The Marsupilami, the creation of cartooning genius Franquin during his time on the splendid Spirou and Fantasio, now has his own series, and long overdue it is too. Although this new series is not created by Franquin himself, he has overseen it, and huge credit to Batem for complementing Franquin’s style so well, capturing the frantic dynamism and tomfoolery that makes the character, and the stories, so energetic and captivating.
Set in the South American country of Palombia, the Marsupilami is a revered but mysterious creature little known in the outside world. To date, in the English translations of Spirou and Fantasio, the Marsupilami has been one of a kind, but in this series, set within his own habitat, we also get to meet his family, consisting of three children and their strangely glamorous mother.
In this particular tale the plot involves the transport of a baby panda, being escorted from the Palombian capital’s city zoo by two Chinese nationals laden with a large expenses account. Seeking to take advantage of this, an unscrupulous tour operator books them onto the country’s most despicable and unairworthy plane, piloted by a dodgy German, which naturally comes a cropper early in the flight and plummets into the jungle canopy below. Palombia was, we’re told, once a rich source of fresh bamboo, but this has almost entirely been obliterated, so when the Marsupilami and family stumble upon the stranded creature they swiftly work out this is what they need to secure to ensure the cub’s survival. But it’s not just the panda that has survived the crash, so soon the German pilot and a deceitful chief of a local tribe are looking to make the most of the situation.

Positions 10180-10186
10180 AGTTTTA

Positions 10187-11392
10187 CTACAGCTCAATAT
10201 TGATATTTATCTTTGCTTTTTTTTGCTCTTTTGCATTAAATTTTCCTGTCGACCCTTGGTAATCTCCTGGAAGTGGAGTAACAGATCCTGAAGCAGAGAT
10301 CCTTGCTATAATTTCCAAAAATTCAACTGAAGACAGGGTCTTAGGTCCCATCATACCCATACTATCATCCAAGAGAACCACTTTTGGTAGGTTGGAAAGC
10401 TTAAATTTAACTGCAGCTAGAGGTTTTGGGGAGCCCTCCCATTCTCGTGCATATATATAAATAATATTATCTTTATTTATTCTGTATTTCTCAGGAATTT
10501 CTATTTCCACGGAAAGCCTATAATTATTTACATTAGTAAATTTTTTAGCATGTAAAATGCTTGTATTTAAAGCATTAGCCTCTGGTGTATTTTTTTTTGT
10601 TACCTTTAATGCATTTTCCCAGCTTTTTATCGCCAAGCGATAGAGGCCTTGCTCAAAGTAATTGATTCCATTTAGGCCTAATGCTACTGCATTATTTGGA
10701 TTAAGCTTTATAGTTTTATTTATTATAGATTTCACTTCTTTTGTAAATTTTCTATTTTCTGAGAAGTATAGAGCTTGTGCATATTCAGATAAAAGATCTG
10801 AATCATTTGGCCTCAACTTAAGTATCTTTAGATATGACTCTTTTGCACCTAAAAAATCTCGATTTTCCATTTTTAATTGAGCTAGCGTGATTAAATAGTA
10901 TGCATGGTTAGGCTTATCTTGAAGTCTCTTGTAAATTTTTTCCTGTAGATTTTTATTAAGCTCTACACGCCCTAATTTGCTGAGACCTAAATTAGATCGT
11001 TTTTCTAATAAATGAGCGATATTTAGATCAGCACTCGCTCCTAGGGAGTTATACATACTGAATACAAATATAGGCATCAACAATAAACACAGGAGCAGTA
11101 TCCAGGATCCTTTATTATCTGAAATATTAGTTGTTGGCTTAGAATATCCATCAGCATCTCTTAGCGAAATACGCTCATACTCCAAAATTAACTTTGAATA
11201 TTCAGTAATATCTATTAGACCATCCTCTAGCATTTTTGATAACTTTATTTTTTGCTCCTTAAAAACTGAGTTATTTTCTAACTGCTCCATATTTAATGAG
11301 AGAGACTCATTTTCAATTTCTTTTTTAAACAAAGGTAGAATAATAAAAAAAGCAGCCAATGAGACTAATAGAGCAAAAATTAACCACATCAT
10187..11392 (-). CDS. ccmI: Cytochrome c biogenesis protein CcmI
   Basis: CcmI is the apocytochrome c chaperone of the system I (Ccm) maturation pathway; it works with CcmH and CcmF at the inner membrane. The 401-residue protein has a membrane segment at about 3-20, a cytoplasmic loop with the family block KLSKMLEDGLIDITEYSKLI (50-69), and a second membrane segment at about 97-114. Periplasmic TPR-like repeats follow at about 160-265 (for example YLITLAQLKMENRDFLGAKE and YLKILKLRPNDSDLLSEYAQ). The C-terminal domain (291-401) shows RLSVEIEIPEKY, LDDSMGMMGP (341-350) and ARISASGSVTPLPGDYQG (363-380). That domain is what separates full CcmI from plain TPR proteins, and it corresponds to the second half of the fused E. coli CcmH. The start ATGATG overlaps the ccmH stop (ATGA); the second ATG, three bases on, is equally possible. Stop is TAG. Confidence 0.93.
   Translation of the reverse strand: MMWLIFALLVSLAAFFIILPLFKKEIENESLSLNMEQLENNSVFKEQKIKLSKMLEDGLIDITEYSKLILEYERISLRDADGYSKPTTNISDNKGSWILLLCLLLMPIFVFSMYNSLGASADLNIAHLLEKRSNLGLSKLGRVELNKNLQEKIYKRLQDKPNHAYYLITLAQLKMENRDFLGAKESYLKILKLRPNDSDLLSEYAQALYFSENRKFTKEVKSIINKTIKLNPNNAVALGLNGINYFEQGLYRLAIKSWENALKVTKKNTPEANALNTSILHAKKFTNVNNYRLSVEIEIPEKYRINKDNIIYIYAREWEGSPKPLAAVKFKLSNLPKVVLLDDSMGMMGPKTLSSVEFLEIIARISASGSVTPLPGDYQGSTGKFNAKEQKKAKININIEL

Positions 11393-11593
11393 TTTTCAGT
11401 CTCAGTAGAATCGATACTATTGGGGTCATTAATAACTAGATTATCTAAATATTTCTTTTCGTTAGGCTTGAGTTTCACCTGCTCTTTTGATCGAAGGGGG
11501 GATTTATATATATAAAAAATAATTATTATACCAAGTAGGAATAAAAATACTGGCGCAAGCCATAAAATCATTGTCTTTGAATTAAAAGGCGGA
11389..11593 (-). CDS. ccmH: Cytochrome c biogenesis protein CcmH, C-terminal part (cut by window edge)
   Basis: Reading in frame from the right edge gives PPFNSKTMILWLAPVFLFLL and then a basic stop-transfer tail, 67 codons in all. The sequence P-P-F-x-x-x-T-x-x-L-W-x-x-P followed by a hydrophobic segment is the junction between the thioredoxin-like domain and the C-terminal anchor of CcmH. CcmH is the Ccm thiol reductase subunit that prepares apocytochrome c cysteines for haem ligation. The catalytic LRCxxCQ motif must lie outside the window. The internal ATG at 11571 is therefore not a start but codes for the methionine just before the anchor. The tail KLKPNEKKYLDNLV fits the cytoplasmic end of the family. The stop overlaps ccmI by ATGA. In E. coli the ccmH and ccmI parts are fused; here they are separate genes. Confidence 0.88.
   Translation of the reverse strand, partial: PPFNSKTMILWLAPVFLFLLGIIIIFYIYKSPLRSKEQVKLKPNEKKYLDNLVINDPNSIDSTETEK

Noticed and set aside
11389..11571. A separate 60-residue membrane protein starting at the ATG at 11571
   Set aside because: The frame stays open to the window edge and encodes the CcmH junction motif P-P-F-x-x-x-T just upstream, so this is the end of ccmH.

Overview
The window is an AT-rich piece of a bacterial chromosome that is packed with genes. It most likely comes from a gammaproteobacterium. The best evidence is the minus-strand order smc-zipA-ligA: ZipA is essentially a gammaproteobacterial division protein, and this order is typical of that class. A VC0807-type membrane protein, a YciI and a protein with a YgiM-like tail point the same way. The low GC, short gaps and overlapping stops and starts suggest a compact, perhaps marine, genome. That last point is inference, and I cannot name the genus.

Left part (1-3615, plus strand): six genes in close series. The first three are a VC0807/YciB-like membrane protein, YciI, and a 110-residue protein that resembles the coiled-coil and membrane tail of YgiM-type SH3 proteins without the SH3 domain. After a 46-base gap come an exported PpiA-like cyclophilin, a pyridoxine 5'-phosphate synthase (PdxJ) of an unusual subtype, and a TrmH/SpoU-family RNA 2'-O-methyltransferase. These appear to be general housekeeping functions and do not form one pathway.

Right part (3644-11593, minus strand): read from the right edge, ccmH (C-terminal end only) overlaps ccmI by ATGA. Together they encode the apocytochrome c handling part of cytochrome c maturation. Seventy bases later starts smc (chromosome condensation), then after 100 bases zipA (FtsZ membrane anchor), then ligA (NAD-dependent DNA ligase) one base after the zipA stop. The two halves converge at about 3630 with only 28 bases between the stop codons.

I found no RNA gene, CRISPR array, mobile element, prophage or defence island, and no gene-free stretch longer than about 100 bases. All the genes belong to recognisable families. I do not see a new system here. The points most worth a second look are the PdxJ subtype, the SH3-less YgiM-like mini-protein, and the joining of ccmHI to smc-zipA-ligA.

Like many similar books, Asterix jumps straight to mind, the creators have a significant amount of fun poking fun at national stereotypes, and I suspect some may find the depictions of the Chinese and native tribe as problematic, but I’d argue that it’s never jingoistic – everyone is exploited for some comic potential.
With the recent Asterix volume being something of a disappointment it’s rather pleasing to still come across a new book that embodies the humour and illustrative zest the medium deserves. A lot of fun, from cover to cover, this is a book that all ages can enjoy.
And if you liked that: You can pick up the first book in the series, and get your Spirou and Fantasio fix, over at www.cinebook.com